There's plenty extraordinary about Bhi Bhiman besides the sharp juxtaposition between his family's origins (his parents emigrated from Sri Lanka) and his embrace of Americana roots. For one, he has an astonishing voice that evokes everyone from Bill Withers to Nina Simone, yet remains totally his own: a sometimes twangy, sometimes throaty, powerful instrument of odd but compelling timbre, complicated by operatic inclinations, the dusty whine of a Midwestern drifter, and a touch of classic soul. Bhiman's folkie guitar picking suggests a contemporary Woody Guthrie, but his arrangements have subtle international touches; both Afropop and Caribbean steel drums on "Time Heals," for instance. His songs are treasure troves of memorable characters, vibrant wordplay, and wry references to a wide array of cultural artifacts, from the Temptations to Wal-Mart to the cheating lover who's "cattin' 'round like a harlot in a Shakespearean play." Opening will be former Carolina Chocolate Drop Justin Robinson and the four piece Mary Annettes. Their 2011 debut, Bones For Tinder, is an idiosyncratic mix of jagged contemporary music extracts, classical, Appalachian, and blues played mostly on acoustic instruments running from banjo and lap steel to viola. $10, 8 p.m. 1601 University Ave., St. Paul; 651.647.0486. — Rick Mason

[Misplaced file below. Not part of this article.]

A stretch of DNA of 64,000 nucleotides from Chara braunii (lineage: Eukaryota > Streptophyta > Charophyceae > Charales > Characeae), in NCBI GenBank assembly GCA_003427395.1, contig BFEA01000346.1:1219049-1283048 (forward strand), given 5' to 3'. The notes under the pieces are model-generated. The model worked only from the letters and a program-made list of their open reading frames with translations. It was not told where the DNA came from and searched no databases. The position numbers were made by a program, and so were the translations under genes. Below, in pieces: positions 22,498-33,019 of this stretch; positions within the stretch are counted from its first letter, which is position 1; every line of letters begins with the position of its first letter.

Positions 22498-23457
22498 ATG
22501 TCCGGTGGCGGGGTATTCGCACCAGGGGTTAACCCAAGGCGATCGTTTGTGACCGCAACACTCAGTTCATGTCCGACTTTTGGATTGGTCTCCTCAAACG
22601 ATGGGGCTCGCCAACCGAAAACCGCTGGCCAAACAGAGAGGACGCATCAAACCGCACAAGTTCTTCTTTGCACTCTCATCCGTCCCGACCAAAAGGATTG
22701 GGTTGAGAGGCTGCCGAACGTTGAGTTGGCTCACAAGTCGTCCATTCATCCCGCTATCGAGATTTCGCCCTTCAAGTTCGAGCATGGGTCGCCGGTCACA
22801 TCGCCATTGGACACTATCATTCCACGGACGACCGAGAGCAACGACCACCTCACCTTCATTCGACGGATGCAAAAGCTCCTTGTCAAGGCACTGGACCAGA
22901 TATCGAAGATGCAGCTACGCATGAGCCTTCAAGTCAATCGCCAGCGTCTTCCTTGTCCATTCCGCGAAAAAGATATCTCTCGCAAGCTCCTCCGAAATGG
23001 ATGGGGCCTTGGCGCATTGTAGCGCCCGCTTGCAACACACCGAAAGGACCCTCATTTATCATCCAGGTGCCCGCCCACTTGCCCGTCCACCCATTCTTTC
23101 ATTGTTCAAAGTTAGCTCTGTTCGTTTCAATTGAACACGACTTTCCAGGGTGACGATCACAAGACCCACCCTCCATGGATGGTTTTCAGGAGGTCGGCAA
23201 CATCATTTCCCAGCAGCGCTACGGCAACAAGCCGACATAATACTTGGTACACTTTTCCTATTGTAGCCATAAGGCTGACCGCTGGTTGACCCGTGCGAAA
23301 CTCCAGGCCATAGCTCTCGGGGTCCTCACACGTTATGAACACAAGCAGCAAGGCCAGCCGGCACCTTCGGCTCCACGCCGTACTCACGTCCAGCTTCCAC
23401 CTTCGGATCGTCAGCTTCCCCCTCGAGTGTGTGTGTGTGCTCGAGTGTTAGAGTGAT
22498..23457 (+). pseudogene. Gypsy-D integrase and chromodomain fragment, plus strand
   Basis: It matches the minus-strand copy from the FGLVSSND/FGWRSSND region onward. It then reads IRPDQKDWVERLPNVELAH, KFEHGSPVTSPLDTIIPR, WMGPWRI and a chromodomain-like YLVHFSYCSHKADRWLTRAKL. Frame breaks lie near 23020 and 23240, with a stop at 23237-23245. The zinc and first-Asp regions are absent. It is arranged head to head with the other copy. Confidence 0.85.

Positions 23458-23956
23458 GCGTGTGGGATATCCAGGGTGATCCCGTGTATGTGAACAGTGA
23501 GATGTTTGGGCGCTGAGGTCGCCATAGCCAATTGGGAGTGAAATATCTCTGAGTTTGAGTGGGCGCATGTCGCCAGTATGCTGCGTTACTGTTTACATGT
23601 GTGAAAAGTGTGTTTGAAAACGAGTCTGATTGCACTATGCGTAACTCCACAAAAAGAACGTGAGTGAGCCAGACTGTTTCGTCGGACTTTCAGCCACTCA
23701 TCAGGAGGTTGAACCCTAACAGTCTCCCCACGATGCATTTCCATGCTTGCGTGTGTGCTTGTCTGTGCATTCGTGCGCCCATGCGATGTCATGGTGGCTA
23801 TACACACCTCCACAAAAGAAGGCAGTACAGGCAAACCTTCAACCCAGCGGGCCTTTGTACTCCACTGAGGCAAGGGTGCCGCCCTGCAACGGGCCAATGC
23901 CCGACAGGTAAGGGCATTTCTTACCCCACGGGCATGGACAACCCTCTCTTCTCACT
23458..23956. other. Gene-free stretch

Bill Kirchen

Lee's Liquor Lounge, Friday 7.20

Bill Kirchen permanently secured his spot among the guitar gods way back in the 1970s, when his high-octane Telecaster was a searing beacon in the hazy ozone traversed by Commander Cody and His Lost Planet Airmen, an ahead-of-its-time outfit that fired up a smokin' blend of rockabilly, country, Western swing, and blues. Kirchen's juicy, twangy licks in particular ignited the Airmen's 12-cylinder joyride through their hit version of "Hot Rod Lincoln." His Airmen credentials and a series of ruckus-raising solo albums earned Kirchen such titles as Titan of the Telecaster and King of Dieselbilly. He also collaborated with the likes of Nick Lowe, Elvis Costello, Maria Muldaur, Dan Hicks, and Paul Carrack, all of whom appear on his last album, 2010's Word to the Wise, along with the Commander himself, George Frayne. Forty years on, when Kirchen jams that pedal to the metal, his Telecaster still jumps into overdrive. So either hop aboard or get out of the way. The Erik Koskinen Band opens. $15, 9 p.m. 101 Glenwood Ave., Minneapolis; 612.338.9491. — Rick Mason